Protecting the Bank of Mum and Dad

We recently discussed that finance from the Bank of Mum and Dad has become increasingly popular in assisting with the purchase of a property for adult ‘children’. However, with this in mind, what safeguards can be put in place to protect this investment?

From the outset, prior to any money changing hands, agreements should be made and formally documented regarding the finance being provided, whether it is being provided as a loan or gift, repayment terms where appropriate and any specific terms and conditions. Where money is being provided as a loan, a loan agreement should be signed by all parties. Mum and Dad can also register their ‘loan’ as an interest in the property, either by registering a second charge on the property or a restriction on title at the Land Registry.

What should happen if a partner moves in?

Whilst a property may have initially been purchased by one person with assistance from parents or relatives, we regularly see new partners moving into a property at a later stage.

In this instance, in order to protect the investment made, a Cohabitation Agreement should be entered into between the couple. It is often a ‘difficult conversation’ to have, but where parties aren’t married, it is sensible to broach the subject before cohabitation, rather than to sweep any concerns under the carpet and hope everything will work out ok.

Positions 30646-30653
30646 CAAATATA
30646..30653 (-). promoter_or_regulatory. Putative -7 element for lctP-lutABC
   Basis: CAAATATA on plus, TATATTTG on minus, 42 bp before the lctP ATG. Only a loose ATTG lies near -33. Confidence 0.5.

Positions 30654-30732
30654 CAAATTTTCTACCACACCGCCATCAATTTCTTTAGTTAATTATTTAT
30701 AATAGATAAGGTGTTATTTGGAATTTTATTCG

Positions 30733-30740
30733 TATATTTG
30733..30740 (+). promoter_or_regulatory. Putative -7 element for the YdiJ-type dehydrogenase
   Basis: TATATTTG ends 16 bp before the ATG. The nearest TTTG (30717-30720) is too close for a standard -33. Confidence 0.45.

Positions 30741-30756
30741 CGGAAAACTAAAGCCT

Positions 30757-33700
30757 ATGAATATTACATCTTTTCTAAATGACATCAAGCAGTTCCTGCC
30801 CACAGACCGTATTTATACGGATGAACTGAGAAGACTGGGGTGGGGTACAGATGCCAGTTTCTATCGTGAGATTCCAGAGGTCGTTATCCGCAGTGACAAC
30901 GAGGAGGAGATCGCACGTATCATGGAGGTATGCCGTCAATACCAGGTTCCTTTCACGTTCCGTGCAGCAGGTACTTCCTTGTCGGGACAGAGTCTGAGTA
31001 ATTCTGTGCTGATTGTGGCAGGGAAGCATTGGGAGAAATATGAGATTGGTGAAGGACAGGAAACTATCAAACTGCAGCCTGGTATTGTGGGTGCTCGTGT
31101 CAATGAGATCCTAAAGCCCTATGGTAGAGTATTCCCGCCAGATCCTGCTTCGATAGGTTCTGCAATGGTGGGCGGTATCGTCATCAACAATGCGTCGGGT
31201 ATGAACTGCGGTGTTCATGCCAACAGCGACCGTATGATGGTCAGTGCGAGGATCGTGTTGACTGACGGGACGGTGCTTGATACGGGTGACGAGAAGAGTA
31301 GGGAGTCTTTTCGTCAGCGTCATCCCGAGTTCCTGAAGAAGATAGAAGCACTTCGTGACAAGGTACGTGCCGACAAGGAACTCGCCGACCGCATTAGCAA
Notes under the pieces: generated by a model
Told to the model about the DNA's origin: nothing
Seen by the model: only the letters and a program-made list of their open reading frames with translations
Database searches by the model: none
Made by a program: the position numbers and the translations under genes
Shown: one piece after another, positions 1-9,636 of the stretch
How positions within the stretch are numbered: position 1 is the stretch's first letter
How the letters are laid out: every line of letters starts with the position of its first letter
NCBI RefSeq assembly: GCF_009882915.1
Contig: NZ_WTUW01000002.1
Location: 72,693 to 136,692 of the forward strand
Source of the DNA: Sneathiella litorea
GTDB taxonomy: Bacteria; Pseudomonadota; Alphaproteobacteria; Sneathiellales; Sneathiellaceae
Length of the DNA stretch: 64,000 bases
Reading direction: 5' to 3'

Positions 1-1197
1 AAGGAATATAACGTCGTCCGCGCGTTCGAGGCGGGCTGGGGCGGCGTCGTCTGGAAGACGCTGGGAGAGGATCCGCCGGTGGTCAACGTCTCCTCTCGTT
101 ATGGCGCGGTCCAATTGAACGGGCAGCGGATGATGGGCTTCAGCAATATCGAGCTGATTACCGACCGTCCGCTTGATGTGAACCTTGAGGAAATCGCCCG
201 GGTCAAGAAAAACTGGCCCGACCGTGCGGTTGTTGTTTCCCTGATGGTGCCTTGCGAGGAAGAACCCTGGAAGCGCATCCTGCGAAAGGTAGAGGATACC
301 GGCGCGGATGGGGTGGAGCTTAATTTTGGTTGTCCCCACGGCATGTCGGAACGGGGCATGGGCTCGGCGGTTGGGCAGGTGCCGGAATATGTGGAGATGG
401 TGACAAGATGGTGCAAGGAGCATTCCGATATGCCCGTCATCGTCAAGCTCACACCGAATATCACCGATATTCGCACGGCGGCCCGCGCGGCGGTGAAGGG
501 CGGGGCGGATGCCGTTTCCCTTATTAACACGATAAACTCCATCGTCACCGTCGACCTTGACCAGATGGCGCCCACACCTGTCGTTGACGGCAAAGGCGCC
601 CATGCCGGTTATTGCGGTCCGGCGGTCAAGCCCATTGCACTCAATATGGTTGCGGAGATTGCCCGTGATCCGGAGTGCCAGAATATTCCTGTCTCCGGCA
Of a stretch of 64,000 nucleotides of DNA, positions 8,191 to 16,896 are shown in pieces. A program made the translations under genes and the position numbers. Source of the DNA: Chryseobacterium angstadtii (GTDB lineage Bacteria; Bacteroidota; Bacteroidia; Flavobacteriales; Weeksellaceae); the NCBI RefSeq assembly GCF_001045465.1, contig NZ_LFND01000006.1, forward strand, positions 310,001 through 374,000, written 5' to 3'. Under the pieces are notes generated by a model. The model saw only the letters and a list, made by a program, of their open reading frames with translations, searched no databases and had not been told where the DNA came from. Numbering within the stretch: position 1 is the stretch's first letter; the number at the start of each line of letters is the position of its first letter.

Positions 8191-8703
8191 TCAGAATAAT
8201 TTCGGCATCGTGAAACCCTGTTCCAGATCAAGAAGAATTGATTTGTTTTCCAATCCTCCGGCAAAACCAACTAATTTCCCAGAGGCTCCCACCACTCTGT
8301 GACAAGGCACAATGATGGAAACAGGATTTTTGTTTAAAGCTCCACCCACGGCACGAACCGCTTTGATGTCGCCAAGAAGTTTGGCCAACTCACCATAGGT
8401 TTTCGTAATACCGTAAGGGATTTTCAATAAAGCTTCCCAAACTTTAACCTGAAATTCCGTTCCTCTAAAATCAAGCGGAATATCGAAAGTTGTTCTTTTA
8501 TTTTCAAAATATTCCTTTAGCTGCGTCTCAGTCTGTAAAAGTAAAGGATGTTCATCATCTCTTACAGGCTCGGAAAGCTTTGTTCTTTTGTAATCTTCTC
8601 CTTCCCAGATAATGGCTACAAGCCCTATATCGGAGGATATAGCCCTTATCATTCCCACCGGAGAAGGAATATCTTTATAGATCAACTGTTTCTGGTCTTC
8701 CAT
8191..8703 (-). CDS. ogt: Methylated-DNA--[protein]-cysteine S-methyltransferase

A cohabitation agreement sets out who owns what assets and documents in the event of relationship break down, how the property, contents, any savings, etc should be distributed. It can also be used to agree and document the management of finances, therefore providing opportunity to set out any repayment / interest in the property to the ‘Bank of Mum and Dad’.

Where a cohabitation agreement is not entered into and payments are made by the partner towards the mortgage on the property, they can be deemed to have acquired an equitable interest in the property even if they are not registered as an owner at the Land Registry, meaning that they have some claim to a share in the property.

Whilst it may be considered that setting out a cohabitation agreement and discussing financial matters is not the most romantic start to living together, putting this agreement in place ensures that both parties in the relationship are protected and all important financial matters are considered from the outset.

It is only with a cohabitation agreement in place that you can rest assured that the finance provided from the Bank of Mum and Dad, which is regularly raised from pension pots, equity release and property re-mortgage is protected.

If you have any questions regarding financing a property transaction for a relative or a friend or would like to discuss cohabitation agreements, please contact our family law specialist Nicholas Clough on 07538 385956, by email to nicholas.clough@psg-law.co.uk or by visiting our Altrincham office.